The examples in this chapter show ROLLUP and CUBE used with the SUM() function. While this is the most common type of aggregation, these extensions can also be used with all other functions available to the GROUP BY clause, for example, COUNT, AVG, MIN, MAX, STDDEV, and VARIANCE. COUNT, which is often needed in crosstabular analyses, is likely to be the second most helpful function.
Two challenges arise with the use of ROLLUP and CUBE. First, how can we programmatically determine which result set rows are subtotals, and how do we find the exact level of aggregation of a given subtotal? We will often need to use subtotals in calculations such as percentoftotals, so we need an easy way to determine which rows are the subtotals we seek. Second, what happens if query results contain both stored NULL values and "NULL" values created by a ROLLUP or CUBE? How does an application or developer differentiate between the two?
To handle these issues, Oracle 8i provides a function called GROUPING. Using a single column as its argument, GROUPING returns 1 when it encounters a NULL value created by a ROLLUP or CUBE operation. That is, if the NULL indicates the row is a subtotal, GROUPING returns a 1. Any other type of value, including a stored NULL, returns a 0.
GROUPING appears in the selection list portion of a SELECT statement. Its form is:
SELECT ... [GROUPING(dimension_column)...] ... GROUP BY ... {CUBE  ROLLUP} (dimension_column)
This example uses GROUPING to create a set of mask columns for the result set shown in Output 153. The mask columns are easy to analyze programmatically.
SELECT Time, Region, Department, SUM(Profit) AS Profit, GROUPING (Time) as T, GROUPING (Region) as R, GROUPING (Department) as D FROM Sales GROUP BY ROLLUP (Time, Region, Department);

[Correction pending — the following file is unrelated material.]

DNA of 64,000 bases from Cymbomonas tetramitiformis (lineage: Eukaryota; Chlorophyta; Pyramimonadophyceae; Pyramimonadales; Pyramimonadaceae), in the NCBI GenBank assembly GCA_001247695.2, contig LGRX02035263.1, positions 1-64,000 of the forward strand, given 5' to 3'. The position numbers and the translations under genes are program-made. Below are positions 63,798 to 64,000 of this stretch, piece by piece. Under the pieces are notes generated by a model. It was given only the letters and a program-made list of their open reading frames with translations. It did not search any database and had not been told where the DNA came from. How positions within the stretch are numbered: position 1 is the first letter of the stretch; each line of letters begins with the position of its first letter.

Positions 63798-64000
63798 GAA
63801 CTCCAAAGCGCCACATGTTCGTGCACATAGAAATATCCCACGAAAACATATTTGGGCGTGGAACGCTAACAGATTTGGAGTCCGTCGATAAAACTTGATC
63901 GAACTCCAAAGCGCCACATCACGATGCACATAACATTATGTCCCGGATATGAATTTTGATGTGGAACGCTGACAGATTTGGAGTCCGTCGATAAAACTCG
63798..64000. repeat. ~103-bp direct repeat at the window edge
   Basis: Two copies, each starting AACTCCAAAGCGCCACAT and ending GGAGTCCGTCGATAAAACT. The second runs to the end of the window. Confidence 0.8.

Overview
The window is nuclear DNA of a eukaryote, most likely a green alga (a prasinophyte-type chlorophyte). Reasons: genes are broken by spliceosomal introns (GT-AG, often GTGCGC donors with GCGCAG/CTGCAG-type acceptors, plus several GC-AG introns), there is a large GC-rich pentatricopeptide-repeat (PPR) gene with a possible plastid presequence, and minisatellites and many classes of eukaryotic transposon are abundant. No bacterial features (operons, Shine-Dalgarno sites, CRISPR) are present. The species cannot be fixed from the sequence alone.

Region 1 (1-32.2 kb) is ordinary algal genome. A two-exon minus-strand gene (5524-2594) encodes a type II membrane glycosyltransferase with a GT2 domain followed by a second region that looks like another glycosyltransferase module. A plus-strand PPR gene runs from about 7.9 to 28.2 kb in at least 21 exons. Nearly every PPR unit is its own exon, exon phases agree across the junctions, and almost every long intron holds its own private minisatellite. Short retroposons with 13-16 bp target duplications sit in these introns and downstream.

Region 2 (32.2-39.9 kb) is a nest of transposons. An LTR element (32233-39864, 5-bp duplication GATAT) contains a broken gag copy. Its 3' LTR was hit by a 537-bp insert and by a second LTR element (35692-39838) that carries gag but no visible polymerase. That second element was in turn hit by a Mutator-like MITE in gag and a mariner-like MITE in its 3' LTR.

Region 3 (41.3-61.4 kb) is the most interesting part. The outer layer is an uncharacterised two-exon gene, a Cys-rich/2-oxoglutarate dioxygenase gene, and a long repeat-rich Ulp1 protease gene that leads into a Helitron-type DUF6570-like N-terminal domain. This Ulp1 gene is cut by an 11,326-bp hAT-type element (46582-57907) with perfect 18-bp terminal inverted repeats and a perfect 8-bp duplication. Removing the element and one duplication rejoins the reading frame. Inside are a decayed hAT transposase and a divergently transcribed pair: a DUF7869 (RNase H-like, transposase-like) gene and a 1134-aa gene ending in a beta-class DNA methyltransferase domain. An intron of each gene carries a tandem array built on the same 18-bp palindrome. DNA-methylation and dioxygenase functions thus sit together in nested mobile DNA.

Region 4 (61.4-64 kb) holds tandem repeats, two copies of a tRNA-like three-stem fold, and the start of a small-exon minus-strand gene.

Output 155 shows the results of this query.
Use of GROUPING Function:
Time Region Department Profit T R D        1996 Central VideoRental 75,000 0 0 0 1996 Central VideoSales 74,000 0 0 0 1996 Central NULL 149,000 0 0 1 1996 East VideoRental 89,000 0 0 0 1996 East VideoSales 115,000 0 0 0 1996 East NULL 204,000 0 0 1 1996 West VideoRental 87,000 0 0 0 1996 West VideoSales 86,000 0 0 0 1996 West NULL 173,000 0 0 1 1996 NULL NULL 526,000 0 1 1 1997 Central VideoRental 82,000 0 0 0 1997 Central VideoSales 85,000 0 0 0 1997 Central NULL 167,000 0 0 1 1997 East VideoRental 101,000 0 0 0 1997 East VideoSales 137,000 0 0 0 1997 East NULL 238,000 0 0 1 1997 West VideoRental 96,000 0 0 0 1997 West VideoSales 97,000 0 0 0 1997 West NULL 193,000 0 0 1 1997 NULL VideoRental 598,000 0 1 1 NULL NULL NULL 1,124,000 1 1 1
A program can easily identify the detail rows above by a mask of "0 0 0" on the T, R, and D columns. The first level subtotal rows have a mask of "0 0 1", the second level subtotal rows have a mask of "0 1 1", and the overall total row has a mask of "1 1 1".
Output 156 shows an ambiguous result set created using the CUBE extension.
Distinguishing Aggregate NULL from Stored NULL Value:
Time Region Profit    1996 East 200,000 1996 NULL 200,000 NULL East 200,000 NULL NULL 190,000 NULL NULL 190,000 NULL NULL 190,000 NULL NULL 390,000